Shoe Structures: Becksömsytt

Our site continues to revel in saturation methods. This week the becksömsydda, which has gone from functional pjäxkonstruktion that today constitute a hallmark of the flamboyant Italian shoe manufacturers.

It is said that Italian pjäxtillverkare around the town of Montebelluna downloaded this largely waterproof construction from Norwegian manufacturers sometime in the 1800s. Many Italian manufacturers call it actually today for Costruzione norvegese.

As the saturation method includes the becksömsydda a number of different elements. Like the welted construction secured first shoe uppers with ritsläppet in the insole by staples. Next, attach the insole and shoe uppers stripe that runs around the shoe. For this construction, a somewhat thicker stripe, also called storm stripe. Features of the design is that the edge of the rim folded up along the side of the shoe, unlike the welted construction where the edge of the rim is hidden in the shoe upper. Equally distinguished becksömsydda the construction of the welted by the outsole is attached to both the edge and the shoe’s upper. Overall, this gives a more durable construction than water, which prevents water from both the ground and the side from penetrating the insole.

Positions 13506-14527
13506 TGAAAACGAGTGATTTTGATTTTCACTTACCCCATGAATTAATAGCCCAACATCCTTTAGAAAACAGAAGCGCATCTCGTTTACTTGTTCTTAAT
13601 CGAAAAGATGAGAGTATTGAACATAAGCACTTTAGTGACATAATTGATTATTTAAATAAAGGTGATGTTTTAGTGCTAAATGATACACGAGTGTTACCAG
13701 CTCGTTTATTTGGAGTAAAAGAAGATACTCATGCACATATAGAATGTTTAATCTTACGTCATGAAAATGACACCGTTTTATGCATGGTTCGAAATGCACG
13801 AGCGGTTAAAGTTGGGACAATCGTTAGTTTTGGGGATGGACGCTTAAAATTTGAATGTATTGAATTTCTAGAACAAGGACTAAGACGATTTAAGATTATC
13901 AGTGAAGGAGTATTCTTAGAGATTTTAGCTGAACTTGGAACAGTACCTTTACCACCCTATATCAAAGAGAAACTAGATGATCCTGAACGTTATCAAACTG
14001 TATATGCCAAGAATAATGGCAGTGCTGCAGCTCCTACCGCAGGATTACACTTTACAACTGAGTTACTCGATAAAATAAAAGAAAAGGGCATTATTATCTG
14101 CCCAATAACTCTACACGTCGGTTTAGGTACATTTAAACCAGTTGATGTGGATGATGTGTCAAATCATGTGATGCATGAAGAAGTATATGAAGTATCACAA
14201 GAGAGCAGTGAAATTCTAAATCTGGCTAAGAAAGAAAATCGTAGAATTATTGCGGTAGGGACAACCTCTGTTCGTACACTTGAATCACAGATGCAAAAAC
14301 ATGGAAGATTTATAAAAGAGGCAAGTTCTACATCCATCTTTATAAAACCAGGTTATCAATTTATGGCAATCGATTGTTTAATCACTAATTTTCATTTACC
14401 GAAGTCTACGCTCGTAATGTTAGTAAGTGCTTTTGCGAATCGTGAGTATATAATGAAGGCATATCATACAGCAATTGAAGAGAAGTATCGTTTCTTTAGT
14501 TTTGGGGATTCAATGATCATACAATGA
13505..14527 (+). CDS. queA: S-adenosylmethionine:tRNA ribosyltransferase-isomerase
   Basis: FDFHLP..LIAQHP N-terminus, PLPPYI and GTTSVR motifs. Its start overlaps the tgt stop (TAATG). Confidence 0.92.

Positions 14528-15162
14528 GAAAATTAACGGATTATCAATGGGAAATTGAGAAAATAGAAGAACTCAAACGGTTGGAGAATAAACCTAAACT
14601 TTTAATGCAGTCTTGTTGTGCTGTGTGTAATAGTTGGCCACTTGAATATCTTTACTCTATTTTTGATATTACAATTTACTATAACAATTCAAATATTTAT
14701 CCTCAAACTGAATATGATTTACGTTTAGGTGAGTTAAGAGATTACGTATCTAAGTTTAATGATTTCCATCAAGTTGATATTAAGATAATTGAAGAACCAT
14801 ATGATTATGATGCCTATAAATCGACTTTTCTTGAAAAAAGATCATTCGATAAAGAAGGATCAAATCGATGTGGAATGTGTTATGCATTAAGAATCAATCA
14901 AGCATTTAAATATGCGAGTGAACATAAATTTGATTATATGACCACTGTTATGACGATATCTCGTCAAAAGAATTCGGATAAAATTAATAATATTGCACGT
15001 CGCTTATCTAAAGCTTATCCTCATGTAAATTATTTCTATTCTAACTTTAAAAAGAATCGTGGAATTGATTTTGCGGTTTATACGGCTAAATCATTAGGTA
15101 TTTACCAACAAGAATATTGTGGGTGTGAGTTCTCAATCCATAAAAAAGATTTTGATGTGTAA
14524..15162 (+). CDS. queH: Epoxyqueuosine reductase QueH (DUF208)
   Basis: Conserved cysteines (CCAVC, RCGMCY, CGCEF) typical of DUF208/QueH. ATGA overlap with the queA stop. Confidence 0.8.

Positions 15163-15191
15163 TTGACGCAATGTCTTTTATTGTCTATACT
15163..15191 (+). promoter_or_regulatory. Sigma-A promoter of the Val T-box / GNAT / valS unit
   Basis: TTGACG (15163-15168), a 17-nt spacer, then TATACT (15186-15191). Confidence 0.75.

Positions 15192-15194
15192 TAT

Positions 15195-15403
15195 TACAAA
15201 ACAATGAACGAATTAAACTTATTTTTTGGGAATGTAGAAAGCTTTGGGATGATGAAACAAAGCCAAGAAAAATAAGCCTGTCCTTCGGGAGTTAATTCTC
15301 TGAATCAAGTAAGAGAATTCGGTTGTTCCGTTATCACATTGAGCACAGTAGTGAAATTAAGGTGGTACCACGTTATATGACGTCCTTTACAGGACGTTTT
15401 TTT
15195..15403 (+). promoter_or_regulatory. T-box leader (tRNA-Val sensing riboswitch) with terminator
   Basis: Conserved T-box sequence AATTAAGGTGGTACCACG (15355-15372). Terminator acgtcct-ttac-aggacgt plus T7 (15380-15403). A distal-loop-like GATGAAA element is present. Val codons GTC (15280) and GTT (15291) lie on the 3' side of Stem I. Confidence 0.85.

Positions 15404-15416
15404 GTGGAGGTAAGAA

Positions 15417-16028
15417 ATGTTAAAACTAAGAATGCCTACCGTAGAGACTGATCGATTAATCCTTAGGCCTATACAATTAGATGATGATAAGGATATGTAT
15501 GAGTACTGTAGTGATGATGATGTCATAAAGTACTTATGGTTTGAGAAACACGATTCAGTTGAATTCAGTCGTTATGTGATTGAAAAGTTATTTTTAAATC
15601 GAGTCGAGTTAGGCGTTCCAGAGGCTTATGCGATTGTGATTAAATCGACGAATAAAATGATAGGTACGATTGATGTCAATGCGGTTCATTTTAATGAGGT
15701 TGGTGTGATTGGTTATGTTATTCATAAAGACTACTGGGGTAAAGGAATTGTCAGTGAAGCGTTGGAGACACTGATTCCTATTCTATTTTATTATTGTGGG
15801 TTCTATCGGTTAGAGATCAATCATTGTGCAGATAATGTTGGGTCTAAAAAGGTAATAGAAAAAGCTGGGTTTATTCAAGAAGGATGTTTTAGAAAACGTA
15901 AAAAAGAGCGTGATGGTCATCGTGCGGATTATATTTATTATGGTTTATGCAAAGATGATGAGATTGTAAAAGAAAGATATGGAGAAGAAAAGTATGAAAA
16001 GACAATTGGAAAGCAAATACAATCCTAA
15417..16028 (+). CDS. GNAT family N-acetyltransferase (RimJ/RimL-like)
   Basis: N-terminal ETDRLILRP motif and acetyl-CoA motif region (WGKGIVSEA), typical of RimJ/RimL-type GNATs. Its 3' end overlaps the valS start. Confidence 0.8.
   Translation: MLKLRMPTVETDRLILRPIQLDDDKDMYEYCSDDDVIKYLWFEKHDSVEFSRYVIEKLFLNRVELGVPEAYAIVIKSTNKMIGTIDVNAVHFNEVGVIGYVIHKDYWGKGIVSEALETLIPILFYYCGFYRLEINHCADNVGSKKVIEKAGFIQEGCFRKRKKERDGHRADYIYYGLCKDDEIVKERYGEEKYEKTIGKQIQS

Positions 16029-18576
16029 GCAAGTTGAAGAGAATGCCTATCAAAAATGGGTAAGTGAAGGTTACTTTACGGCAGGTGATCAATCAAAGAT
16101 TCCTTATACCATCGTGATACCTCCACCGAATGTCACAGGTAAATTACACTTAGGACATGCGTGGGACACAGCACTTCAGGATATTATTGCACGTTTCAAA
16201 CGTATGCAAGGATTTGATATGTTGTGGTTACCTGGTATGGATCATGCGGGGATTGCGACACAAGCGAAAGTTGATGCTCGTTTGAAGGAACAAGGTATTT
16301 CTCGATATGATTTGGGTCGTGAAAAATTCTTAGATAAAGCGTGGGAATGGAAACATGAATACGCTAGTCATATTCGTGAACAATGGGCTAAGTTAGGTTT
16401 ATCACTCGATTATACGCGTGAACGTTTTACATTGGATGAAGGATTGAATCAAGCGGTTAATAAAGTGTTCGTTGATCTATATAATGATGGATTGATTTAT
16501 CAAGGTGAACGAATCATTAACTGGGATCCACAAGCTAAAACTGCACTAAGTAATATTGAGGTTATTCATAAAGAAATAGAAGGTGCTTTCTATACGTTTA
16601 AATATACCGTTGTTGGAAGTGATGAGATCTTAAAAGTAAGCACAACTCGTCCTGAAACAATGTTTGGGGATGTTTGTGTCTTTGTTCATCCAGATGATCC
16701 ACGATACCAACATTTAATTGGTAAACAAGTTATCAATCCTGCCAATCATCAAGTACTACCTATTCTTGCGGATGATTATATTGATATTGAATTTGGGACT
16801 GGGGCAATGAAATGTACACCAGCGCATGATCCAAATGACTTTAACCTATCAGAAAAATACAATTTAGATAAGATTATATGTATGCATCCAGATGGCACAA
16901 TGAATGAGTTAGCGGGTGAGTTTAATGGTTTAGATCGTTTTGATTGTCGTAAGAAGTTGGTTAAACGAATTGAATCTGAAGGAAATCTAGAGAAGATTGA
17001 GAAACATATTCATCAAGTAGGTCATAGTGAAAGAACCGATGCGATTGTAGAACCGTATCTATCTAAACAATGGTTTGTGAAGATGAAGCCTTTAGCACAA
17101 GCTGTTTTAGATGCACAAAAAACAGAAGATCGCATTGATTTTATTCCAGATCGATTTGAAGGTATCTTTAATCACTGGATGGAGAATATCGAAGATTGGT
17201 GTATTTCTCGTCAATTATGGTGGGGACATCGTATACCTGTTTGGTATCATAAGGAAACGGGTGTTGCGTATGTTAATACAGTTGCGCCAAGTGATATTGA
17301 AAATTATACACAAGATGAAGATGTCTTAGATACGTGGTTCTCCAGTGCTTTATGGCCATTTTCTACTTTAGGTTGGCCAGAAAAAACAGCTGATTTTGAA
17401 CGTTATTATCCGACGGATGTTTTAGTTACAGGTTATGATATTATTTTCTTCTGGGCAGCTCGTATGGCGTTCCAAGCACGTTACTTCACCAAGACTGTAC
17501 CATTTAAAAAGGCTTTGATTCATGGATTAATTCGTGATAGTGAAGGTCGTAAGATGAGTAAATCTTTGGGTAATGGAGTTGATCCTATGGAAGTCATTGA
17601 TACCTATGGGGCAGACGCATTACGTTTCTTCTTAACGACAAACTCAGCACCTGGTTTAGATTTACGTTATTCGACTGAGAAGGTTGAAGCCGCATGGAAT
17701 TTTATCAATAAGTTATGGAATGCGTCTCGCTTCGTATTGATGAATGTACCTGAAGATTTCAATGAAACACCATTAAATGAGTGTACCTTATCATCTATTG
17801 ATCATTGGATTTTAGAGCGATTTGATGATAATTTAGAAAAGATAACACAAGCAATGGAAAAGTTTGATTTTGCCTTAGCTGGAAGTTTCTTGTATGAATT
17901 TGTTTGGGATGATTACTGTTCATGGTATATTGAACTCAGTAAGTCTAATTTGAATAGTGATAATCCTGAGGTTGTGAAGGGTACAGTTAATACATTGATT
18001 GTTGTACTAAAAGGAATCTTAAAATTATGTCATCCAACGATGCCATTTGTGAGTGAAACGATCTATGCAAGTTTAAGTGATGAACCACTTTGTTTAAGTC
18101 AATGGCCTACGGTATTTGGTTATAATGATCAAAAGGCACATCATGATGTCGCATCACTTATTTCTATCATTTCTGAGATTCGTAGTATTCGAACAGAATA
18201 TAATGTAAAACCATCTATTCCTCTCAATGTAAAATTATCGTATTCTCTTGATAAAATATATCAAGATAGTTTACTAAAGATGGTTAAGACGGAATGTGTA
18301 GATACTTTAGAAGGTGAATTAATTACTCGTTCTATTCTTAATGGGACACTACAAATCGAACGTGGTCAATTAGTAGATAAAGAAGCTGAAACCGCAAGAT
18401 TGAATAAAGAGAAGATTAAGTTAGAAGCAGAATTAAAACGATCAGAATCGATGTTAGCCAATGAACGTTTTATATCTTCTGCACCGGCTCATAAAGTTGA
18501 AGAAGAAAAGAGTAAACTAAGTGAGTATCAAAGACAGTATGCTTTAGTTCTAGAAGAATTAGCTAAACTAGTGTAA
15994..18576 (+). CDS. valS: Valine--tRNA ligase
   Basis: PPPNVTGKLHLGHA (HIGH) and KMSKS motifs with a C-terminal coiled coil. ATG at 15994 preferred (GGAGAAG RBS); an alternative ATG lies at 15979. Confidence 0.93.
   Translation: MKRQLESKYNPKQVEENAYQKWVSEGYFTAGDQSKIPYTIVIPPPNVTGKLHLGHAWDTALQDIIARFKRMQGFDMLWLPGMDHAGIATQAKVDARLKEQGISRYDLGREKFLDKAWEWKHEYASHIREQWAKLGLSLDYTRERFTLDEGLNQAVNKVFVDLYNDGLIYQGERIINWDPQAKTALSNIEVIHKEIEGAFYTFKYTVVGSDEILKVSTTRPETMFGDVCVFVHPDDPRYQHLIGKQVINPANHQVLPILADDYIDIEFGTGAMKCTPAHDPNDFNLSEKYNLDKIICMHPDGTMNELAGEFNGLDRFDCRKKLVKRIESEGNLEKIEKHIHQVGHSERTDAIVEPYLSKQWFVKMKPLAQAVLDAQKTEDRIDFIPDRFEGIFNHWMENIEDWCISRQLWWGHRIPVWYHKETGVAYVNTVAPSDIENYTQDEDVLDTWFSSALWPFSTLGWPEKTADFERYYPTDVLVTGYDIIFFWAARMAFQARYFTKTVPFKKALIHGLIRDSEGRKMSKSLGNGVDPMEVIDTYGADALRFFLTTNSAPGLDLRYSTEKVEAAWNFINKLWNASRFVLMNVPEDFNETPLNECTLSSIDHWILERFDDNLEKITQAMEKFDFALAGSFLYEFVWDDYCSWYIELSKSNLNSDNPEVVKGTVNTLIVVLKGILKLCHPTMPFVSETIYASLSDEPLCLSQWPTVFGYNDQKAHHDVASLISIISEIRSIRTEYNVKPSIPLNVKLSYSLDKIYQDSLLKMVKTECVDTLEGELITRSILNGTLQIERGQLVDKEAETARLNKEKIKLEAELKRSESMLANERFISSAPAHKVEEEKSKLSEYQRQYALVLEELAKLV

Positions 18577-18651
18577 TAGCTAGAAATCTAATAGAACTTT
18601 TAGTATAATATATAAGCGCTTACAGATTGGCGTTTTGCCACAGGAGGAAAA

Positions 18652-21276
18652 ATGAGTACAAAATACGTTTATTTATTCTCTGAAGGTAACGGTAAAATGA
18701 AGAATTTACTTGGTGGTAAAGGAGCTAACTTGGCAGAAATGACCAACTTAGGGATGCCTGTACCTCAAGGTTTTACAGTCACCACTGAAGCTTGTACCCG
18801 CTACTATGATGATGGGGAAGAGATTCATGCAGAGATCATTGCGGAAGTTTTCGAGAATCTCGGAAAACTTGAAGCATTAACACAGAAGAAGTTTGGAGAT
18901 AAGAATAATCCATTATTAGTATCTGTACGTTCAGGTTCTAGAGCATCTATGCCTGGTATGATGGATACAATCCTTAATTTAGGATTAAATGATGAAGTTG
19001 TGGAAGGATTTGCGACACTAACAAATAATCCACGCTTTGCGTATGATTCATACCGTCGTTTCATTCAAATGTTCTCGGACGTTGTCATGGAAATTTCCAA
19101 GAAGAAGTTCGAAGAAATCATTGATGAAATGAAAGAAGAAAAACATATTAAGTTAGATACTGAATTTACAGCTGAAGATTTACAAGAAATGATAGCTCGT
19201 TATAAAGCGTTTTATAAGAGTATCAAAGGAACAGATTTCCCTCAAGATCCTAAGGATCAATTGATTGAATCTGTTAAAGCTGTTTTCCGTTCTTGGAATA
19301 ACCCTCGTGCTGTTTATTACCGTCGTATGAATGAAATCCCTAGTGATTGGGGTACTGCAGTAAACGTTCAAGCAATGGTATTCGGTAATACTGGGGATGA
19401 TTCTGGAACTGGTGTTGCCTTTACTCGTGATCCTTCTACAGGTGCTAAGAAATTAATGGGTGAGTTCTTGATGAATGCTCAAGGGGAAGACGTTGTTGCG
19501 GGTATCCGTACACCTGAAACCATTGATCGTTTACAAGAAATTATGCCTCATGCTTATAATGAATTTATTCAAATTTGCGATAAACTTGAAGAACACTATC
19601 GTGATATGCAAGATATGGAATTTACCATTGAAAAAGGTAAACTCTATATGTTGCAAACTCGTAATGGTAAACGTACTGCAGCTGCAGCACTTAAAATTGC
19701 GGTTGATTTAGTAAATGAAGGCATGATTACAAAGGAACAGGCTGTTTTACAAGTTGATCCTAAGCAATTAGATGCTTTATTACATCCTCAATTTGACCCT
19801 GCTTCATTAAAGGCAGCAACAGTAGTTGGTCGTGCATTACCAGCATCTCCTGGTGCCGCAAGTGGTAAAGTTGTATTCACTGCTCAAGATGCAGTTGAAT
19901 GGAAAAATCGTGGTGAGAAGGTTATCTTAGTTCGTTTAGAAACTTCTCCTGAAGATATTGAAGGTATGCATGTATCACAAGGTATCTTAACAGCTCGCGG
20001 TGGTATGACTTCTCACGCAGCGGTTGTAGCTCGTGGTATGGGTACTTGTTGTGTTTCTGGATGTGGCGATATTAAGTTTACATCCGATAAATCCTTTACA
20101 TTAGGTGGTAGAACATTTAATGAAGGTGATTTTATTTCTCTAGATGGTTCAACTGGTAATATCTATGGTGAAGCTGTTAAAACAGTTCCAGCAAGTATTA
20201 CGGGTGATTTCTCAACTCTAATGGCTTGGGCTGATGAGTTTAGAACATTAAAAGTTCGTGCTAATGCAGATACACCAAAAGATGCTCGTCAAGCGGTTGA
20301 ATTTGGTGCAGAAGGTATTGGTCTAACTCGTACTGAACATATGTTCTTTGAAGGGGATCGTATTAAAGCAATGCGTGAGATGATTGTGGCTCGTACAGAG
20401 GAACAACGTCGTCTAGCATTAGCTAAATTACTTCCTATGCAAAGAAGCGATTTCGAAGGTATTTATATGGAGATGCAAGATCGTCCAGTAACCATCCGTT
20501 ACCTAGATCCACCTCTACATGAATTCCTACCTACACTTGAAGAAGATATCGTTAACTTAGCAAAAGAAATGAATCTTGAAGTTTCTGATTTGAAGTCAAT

Today, the visible structure preferably among Italian manufacturers who managed to make the robust construction, with two visible seams along the edge of the sole (becksöm and avlappssöm), a stylistically coveted detail. What makes many manufacturers hesitant design is that it is extremely laborious and time consuming, making the price tag easily get out of control. Sheath Lassi-shoes image for example, requires not less than 600 stitches all sewn by hand.

There are machines capable of stitching the same operation, but which are now very rare. This type of equipment must actually have been in Sweden before the shoe industry went into the grave. If not Sweden as spare production restores its status, we skofantaster largely satisfied with these beautiful shoes from Italy and Southern Europe. Which in and of itself is not completely wrong…